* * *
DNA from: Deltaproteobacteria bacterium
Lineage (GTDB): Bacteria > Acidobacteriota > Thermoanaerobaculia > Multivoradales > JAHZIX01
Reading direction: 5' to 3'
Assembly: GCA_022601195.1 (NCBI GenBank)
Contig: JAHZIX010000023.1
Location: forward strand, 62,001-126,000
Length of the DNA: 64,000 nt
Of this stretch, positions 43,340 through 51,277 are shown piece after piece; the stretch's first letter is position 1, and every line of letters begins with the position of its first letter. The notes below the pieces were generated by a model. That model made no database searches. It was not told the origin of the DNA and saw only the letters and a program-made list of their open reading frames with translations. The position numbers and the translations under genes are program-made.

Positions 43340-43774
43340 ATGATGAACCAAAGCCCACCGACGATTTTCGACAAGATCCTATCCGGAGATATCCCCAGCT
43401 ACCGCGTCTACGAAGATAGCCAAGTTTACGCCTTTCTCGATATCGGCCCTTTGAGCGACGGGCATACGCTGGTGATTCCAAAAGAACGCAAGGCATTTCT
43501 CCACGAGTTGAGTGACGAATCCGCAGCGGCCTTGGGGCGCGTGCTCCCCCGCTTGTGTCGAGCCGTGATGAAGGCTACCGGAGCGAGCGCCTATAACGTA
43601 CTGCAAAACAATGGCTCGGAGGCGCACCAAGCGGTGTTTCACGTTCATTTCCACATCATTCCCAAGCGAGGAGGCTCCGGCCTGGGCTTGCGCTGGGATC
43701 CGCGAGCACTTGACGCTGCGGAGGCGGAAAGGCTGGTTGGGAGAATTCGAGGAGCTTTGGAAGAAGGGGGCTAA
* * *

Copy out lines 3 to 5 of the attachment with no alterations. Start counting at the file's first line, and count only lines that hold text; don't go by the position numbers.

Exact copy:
Reading direction: 5' to 3'
Assembly: GCA_022601195.1 (NCBI GenBank)
Contig: JAHZIX010000023.1